Prequel Villains Return to the Limelight
While Disney’s new Star Wars canon has been inconsistent, I was still excited to read the new Age of Republic line of one-shot comics. The prequel era is an all-time favorite of mine, so I was on board for anything involving Dooku, Maul, and the rest of the prequel gang (yes, including Jar-Jar). I started out with the Villains trade paperback, and my cautious optimism was met with satisfaction.
While these comics are not mind-blowing or amazing by any standard, they succeed where they need to by adding complexity to some of our favorite villains. The issues may be brief, but these little bits still managed to develop these characters. Below, you’ll see each issue ranked from my worst to first in my opinion.
5. Age of Republic Special
My last place pick is the special issue. It’s a solid read, but the format won’t satisfy the desire to see these characters develop further off screen. Mace Windu, Asaj, Rex and Jar Jar all get some fun, yet brief stories. It’s a good issue for an relaxed afternoon, but not much else.
Of all these characters, Mace Windu has been the most underutilized in the new canon. Perhaps more possibilities will open up in the future for a great Windu comic, origin story, or even a revival post-Revenge of the Sith. This short issue with him is nowhere near that, but I think it hints at his potential.
4. Darth Maul in “Ash”
There’s a good leap up in quality here. This issue is an effective sequel to Maul’s 2017 comic, using a call-back to a great panel and carrying the same themes. Maul is impatient and thirsty for blood, but Sidious is still making him wait. This conflict leads them to the original home of the sith, where the story takes an interesting turn, as we see a cool alternate vision of Maul as a Jedi in a spectacularly drawn force vision. It’s great.
3. Jango Fett in “Training”
Jango Fett was absolutely underused in the movies. I always wanted more of him and Boba, so this issue was a pleasure to read. Here we get both generations of bounty hunters demonstrating an interesting father-son dynamic. This relationship extends throughout the issue. A flashback sequence helps you see how the Jango feels, and how he took a clone as his son.
Jango and Boba’s relationship succeeds as the best element all the way through, as Boba pulls off some impressive feats by the end of the story. My biggest complaint is that it’s only one issue. I’m sure this can be a good series.
2. General Grevious in “Burn”
Grevious is an interesting character. A vile cyborg with a mysterious past. I’ve always wanted more of him. Here, we get a taste, and it is sweet. It complexifies his character in just a short amount of time, leaving you wanting more of the mad cyborg. This is best represented when we see Grevious in his original form as a natural Kaleesh, something fans have wanted for a long time. Previous interpretations of Grevious as a Kaleesh are masked, nowhere near as vivid as this one. Go read it. Trust me. You’ll appreciate the character and want an origin story even more after the 32 pages are up.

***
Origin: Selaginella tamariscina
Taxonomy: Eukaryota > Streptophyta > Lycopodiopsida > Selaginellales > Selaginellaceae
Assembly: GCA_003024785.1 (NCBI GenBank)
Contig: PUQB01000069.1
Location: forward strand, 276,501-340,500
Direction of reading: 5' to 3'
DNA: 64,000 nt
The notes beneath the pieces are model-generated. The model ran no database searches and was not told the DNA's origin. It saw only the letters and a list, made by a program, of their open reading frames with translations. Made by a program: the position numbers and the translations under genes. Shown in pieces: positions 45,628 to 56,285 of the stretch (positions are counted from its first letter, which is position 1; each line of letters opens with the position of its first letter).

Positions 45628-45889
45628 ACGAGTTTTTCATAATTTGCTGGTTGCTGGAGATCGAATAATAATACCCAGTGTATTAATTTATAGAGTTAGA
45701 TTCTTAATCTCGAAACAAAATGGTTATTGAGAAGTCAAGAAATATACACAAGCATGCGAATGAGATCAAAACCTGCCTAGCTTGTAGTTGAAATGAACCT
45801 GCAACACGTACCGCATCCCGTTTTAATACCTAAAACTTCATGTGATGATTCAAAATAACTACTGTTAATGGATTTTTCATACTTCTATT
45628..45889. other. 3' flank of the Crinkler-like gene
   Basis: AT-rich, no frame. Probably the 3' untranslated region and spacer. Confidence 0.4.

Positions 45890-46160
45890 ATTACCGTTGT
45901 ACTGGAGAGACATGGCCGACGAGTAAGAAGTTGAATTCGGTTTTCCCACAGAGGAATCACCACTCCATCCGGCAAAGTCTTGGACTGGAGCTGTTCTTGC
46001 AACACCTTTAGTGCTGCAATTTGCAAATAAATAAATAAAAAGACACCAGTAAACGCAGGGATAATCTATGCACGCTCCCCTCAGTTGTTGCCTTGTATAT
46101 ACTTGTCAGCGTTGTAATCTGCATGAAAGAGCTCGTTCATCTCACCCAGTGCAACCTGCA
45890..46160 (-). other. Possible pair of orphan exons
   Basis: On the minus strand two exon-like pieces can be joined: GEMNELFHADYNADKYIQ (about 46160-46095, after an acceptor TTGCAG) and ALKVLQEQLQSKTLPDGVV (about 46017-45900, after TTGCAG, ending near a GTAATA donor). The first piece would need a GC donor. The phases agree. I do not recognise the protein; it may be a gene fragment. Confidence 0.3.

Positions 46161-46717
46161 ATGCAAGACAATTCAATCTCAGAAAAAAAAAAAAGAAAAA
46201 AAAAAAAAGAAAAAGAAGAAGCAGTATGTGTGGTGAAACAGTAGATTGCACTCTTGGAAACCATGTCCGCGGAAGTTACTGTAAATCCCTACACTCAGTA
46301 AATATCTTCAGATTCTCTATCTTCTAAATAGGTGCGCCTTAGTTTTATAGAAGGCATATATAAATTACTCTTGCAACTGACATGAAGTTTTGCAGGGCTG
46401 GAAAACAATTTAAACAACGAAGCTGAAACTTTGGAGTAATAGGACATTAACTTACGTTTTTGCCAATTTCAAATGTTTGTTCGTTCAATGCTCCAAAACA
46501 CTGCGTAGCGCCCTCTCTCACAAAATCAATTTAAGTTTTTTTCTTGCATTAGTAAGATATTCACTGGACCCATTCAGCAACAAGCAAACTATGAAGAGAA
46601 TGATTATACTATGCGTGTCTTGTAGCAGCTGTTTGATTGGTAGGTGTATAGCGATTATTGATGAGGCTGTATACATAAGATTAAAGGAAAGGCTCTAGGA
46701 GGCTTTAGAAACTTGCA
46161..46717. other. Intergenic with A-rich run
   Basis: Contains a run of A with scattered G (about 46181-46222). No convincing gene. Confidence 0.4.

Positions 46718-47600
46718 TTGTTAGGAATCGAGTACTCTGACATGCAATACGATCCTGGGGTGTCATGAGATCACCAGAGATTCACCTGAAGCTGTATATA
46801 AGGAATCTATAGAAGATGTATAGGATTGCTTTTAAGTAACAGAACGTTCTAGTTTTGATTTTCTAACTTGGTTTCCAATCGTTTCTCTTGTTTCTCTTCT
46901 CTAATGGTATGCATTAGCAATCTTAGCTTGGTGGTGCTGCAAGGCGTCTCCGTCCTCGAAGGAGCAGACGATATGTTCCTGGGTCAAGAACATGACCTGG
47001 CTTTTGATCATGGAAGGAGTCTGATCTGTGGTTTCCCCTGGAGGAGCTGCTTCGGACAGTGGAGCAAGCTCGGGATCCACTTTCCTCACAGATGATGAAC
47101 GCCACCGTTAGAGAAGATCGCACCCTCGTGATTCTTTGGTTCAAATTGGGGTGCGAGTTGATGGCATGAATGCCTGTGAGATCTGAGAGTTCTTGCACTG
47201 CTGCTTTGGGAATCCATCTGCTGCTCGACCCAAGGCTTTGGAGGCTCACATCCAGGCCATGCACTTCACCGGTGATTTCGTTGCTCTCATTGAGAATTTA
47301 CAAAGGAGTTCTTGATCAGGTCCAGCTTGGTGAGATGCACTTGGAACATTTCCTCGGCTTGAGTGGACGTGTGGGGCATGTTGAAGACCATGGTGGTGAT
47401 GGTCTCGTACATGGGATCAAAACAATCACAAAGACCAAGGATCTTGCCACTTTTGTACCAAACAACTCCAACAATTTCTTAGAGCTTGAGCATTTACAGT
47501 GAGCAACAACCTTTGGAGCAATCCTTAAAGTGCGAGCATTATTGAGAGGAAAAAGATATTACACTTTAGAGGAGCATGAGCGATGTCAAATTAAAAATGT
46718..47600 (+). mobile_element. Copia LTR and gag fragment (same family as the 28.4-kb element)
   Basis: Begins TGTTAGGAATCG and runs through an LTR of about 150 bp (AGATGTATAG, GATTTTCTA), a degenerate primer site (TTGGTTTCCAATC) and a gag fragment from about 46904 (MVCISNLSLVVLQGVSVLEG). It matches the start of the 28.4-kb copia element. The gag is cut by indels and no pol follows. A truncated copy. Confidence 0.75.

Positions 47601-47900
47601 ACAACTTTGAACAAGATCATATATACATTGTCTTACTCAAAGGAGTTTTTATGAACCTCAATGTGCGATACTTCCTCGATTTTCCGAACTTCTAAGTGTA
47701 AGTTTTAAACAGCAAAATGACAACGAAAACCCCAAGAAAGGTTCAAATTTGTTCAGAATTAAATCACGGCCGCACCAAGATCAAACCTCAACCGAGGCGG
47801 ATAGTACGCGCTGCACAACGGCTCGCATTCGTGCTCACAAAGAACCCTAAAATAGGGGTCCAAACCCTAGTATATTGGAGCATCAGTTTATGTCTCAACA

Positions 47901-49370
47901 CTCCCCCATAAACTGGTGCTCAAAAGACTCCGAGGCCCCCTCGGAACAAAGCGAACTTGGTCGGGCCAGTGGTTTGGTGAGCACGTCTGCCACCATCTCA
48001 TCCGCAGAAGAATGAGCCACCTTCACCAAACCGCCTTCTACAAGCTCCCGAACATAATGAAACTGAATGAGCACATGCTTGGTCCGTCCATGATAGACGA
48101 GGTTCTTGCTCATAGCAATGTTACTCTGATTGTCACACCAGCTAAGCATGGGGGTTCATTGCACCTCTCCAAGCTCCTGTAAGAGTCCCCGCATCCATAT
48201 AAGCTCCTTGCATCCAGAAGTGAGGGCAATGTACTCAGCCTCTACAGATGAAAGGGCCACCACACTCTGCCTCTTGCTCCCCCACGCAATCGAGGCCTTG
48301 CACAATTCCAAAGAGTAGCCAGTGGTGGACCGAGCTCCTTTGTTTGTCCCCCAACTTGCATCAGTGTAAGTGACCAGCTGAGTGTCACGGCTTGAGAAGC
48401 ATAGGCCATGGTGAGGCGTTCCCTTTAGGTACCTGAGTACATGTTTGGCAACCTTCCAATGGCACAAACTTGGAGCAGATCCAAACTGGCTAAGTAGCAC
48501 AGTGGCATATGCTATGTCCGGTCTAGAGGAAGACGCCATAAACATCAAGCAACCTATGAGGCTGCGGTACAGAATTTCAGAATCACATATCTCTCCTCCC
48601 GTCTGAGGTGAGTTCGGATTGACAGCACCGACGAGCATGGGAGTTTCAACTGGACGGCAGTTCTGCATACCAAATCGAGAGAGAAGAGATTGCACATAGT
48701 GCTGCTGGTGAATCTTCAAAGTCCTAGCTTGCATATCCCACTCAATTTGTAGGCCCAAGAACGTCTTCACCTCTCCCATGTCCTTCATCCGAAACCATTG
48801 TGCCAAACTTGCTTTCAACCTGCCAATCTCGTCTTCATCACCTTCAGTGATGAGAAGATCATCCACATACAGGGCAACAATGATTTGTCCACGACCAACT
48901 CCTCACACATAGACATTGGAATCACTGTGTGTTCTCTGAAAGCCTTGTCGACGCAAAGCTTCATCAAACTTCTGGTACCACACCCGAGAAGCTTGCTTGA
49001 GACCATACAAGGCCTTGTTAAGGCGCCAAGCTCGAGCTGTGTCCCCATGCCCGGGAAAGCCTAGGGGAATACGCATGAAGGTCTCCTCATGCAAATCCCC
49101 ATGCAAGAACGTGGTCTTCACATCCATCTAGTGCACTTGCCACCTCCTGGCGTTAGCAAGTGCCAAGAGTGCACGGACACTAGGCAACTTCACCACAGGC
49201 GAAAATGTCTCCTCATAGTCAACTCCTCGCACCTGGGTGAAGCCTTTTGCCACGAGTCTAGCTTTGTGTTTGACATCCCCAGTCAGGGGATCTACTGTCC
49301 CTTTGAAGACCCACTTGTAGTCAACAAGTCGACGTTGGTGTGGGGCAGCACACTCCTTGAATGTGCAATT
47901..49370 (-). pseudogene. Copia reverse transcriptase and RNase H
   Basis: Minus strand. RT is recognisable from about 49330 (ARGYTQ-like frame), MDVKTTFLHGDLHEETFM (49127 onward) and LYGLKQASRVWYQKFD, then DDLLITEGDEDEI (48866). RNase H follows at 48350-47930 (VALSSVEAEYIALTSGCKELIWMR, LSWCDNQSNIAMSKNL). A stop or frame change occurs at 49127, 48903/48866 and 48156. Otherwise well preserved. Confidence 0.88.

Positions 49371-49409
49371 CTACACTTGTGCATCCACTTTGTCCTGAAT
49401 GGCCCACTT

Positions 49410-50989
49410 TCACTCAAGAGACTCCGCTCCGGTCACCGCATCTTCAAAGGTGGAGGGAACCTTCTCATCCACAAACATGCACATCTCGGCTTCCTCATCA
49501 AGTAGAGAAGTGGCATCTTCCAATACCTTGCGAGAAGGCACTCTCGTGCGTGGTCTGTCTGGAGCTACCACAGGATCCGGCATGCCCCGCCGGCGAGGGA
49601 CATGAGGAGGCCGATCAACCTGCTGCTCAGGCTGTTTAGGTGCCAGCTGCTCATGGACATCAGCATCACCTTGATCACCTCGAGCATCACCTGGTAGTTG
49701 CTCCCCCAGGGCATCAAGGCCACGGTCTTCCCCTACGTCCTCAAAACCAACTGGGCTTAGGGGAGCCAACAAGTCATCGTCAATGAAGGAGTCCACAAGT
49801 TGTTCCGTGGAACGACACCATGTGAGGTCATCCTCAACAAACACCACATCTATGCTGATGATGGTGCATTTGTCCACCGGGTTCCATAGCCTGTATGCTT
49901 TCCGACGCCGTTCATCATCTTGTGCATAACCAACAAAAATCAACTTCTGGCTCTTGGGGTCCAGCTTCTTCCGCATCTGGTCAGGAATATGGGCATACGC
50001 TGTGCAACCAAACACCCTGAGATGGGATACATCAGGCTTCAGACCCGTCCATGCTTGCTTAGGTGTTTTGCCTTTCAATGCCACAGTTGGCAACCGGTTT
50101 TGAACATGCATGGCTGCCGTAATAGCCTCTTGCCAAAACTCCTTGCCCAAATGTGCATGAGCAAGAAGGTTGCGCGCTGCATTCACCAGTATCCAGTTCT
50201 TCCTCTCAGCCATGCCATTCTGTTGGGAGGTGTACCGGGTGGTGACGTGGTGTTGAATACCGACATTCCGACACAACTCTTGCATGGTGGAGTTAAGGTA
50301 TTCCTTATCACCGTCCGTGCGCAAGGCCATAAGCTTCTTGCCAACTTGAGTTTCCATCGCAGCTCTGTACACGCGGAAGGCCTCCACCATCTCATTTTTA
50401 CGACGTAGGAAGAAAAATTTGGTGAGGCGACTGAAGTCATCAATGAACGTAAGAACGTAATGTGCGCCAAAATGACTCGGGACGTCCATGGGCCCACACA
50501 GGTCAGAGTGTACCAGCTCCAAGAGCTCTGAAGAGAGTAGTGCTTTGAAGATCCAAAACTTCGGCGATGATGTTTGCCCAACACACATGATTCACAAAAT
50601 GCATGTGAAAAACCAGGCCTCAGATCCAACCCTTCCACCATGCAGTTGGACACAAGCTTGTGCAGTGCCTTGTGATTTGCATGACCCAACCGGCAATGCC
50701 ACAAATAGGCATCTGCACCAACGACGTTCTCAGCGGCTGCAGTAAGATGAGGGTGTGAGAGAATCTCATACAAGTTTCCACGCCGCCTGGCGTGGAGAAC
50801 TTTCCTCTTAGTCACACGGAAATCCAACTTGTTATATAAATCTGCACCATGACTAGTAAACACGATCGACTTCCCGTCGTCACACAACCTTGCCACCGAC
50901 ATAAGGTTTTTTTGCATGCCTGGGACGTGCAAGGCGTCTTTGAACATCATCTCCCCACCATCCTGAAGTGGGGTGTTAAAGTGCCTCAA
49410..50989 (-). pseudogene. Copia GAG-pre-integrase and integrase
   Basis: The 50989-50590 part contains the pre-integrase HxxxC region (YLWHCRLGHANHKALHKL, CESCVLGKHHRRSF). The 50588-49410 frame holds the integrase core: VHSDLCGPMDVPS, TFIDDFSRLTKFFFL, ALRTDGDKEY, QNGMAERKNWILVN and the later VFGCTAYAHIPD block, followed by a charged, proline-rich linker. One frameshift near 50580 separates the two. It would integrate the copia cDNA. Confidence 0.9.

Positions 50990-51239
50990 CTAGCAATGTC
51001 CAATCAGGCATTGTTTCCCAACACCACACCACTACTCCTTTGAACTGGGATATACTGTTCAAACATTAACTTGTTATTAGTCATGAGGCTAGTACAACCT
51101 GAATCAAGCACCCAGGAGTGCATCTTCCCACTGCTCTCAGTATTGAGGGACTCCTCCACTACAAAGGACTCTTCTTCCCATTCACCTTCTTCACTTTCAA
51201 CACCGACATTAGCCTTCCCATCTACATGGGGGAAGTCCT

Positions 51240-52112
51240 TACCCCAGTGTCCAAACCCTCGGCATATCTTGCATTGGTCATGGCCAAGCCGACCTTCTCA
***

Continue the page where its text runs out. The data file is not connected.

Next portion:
Grevious isn’t exactly a tragic character, as he looses much more of his dignity and compassion than Vader ever came close too, but there’s still many good stories to be told with him. Evil protagonists are fascinating to audiences, and while this may sound strange, I think General Grevious could be the next Michael Corleone or maybe more of a Travis Becker.
1. Count Dooku in “The Cost”
Count Dooku has been, without a doubt, one of the strongest characters in the new canon. Why is that? Three words. Dooku: Jedi Lost. The audio drama released in April set a high standard for the character, giving him perhaps the best backstory possible. So, a one shot comic issue doesn’t quite have the potential to measure up, but interestingly, it feels like an outtake from Dooku: Jedi Lost, and it’s my favorite issue in this collection.
We see Dooku, now Darth Tyranus investigate a criminal organization on a well-designed lava planet morphing high society and volcanoes. (not just a mustafar clone). Along the way, we meet our new favorite Jedi, Jak’zin, an anthropomorphic tiger. Jak’zin’s presence makes Dooku contemplate his time as a Jedi. My favorite moment was when Jak’zin brings up Qui-gon, Dooku’s former apprentice. We see a panel of Darth Maul delivering the fatal blow. Dooku thinks he could have saved him if he were there. The regret of Qui-gon’s death must have been burdensome for Dooku, so I’m so glad writer Jody Houser found a way to include it.
Overall, its a great issue that nails the character of Dooku just as Jedi Lost did. The art is superb, the Tiger Jedi Jak’zin is a welcome addition to the aliens of Star Wars, and it gives Dooku even more shading leading up to Attack of the Clones.
Final Verdict: 82%
In conclusion, it looks like writer Jody Houser and artist Luke Ross know exactly what can be done with these characters. They continue to write and draw great stories that represent the spirit of Star Wars. I’ve been a critic of LucasFilm for the past few years, but I know when to give them credit. Thankfully, they are hiring effective storytellers for Star Wars. We’ll see how future projects turn out, but here, Marvel and LucasFilm can chalk Age of Republic – Villains up as a success.